Parietal stimulation destabilizes spatial updating across saccadic eye movements

Adam P. Morris, Christopher D. Chambers, Jason B. Mattingley

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57 Citations (Scopus)


Saccadic eye movements cause sudden and global shifts in the retinal image. Rather than causing confusion, however, eye movements expand our sense of space and detail. In macaques, a stable representation of space is embodied by neural populations in intraparietal cortex that redistribute activity with each saccade to compensate for eye displacement, but little is known about equivalent updating mechanisms in humans. We combined noninvasive cortical stimulation with a double-step saccade task to examine the contribution of two human intraparietal areas to transsaccadic spatial updating. Right hemisphere stimulation over the posterior termination of the intraparietal sulcus (IPSp) broadened and shifted the distribution of second-saccade endpoints, but only when the first-saccade was directed into the contralateral hemifield. By interleaving trials with and without cortical stimulation, we show that the shift in endpoints was caused by an enduring effect of stimulation on neural functioning (e.g., modulation of neuronal gain). By varying the onset time of stimulation, we show that the representation of space in IPSp is updated immediately after the first-saccade. In contrast, stimulation of an adjacent IPS site had no such effects on second-saccades. These experiments suggest that stimulation of IPSp distorts an eye position or displacement signal that updates the representation of space at the completion of a saccade. Such sensory-motor integration in IPSp is crucial for the ongoing control of action, and may contribute to visual stability across saccades.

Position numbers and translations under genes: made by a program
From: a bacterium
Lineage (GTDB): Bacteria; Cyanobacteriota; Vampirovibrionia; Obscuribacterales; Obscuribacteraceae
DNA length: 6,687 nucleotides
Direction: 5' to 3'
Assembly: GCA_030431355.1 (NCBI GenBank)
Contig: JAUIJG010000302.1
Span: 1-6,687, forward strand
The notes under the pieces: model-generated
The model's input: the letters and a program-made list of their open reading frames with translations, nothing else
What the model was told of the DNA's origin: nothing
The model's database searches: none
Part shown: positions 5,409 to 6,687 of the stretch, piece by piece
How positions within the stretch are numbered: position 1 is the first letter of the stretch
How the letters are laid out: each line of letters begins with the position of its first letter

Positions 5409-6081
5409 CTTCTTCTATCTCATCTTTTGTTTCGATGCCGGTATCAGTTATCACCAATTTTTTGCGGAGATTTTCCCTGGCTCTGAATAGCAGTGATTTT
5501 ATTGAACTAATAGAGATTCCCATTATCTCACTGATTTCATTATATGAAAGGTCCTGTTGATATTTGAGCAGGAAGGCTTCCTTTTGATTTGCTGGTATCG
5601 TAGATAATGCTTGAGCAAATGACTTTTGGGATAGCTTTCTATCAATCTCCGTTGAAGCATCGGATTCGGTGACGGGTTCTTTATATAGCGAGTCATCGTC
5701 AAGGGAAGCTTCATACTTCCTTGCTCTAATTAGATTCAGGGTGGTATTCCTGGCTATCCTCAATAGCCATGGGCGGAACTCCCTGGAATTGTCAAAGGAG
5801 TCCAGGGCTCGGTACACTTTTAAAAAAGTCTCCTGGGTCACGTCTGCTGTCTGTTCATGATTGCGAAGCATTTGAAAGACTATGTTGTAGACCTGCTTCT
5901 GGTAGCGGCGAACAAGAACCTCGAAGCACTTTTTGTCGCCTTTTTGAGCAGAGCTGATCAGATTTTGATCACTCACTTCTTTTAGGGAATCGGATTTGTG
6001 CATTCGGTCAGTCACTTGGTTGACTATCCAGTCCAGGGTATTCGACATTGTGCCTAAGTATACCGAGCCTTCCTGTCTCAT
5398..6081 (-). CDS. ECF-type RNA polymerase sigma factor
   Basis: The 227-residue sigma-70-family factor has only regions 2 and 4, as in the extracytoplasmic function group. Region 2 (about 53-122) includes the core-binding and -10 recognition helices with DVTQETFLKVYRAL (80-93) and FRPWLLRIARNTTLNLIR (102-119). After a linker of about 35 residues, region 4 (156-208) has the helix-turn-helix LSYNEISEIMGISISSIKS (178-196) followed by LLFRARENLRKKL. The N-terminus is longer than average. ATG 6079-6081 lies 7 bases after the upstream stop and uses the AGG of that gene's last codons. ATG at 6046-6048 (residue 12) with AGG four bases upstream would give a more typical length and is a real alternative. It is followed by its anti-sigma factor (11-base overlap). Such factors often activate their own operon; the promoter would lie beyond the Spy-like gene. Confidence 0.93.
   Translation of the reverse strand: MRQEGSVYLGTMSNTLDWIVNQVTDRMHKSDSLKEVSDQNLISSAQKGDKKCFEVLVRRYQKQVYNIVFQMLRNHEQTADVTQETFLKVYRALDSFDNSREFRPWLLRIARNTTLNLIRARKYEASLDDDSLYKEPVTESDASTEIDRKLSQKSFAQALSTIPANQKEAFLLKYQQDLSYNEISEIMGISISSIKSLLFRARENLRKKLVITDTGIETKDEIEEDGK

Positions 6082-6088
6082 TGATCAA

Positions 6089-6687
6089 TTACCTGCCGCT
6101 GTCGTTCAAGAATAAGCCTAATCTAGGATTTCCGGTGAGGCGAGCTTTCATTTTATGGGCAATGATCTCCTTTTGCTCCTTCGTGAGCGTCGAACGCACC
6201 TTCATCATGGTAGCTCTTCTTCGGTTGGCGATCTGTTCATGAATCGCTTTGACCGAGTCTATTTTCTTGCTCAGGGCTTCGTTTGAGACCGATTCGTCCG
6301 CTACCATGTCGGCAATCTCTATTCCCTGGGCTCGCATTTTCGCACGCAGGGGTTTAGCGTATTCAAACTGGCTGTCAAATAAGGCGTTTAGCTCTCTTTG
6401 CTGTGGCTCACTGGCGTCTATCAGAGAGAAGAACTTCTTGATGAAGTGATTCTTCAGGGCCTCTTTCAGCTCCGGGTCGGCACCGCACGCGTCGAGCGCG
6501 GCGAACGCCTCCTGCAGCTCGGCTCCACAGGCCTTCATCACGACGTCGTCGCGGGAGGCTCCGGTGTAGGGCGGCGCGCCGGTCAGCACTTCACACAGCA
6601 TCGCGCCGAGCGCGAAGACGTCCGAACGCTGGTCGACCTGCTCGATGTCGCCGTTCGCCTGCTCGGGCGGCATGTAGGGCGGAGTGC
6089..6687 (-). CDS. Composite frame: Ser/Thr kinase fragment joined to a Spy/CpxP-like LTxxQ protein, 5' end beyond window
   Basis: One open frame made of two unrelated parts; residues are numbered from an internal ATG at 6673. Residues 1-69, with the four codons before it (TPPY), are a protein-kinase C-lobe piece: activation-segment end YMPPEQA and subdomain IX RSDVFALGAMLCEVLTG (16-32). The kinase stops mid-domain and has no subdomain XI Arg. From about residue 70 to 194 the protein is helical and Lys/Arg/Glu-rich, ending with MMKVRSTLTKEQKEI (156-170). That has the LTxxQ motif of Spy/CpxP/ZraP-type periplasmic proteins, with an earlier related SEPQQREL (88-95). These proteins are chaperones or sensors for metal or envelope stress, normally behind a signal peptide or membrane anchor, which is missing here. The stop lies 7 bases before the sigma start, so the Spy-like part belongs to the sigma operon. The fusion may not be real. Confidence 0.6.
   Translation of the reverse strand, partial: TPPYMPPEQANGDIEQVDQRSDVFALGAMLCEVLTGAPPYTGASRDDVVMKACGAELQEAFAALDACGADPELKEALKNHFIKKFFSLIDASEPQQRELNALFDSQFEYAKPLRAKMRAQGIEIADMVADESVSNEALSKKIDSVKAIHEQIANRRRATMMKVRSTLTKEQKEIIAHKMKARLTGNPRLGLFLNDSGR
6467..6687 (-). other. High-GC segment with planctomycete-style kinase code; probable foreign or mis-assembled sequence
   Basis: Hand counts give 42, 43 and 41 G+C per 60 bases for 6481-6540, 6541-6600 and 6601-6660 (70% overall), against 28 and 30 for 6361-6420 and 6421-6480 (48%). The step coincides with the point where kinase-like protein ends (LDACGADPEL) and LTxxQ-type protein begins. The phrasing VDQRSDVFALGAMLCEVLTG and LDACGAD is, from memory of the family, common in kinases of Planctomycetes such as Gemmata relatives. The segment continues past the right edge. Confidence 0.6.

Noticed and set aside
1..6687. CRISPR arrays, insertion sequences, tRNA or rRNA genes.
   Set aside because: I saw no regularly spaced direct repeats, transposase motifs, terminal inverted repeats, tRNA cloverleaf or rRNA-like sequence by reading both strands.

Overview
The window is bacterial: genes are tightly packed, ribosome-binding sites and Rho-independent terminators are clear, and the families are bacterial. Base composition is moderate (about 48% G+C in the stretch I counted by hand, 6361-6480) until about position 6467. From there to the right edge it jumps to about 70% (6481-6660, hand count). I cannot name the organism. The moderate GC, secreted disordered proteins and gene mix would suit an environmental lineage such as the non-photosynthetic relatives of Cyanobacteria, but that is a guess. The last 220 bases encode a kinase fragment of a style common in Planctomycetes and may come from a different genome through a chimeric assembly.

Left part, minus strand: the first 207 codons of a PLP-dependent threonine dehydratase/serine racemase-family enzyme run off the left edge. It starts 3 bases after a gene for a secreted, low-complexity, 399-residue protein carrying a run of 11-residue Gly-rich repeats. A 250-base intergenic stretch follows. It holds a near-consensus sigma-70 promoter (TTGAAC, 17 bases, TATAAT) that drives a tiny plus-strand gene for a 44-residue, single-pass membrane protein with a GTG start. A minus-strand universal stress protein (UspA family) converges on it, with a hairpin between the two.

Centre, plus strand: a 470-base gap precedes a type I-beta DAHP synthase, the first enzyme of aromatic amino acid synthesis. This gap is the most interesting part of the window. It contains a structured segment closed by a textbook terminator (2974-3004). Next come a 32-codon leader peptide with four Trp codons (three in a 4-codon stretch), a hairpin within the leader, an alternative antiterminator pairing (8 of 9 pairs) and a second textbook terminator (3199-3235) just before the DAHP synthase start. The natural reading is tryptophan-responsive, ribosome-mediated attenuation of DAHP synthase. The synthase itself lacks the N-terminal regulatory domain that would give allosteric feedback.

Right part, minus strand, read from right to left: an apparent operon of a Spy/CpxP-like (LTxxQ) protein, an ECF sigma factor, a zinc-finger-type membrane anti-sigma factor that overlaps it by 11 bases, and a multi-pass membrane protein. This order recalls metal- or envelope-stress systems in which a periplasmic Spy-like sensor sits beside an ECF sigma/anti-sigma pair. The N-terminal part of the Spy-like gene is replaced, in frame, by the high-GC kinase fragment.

Original languageEnglish
Pages (from-to)9069-9074
Number of pages6
JournalProceedings of the National Academy of Sciences of the United States of America
Issue number21
Publication statusPublished - 22 May 2007
Externally publishedYes


  • Coordinate transformations
  • Parietal cortex
  • Spatial representation
  • Transcranial magnetic stimulation
  • Vision

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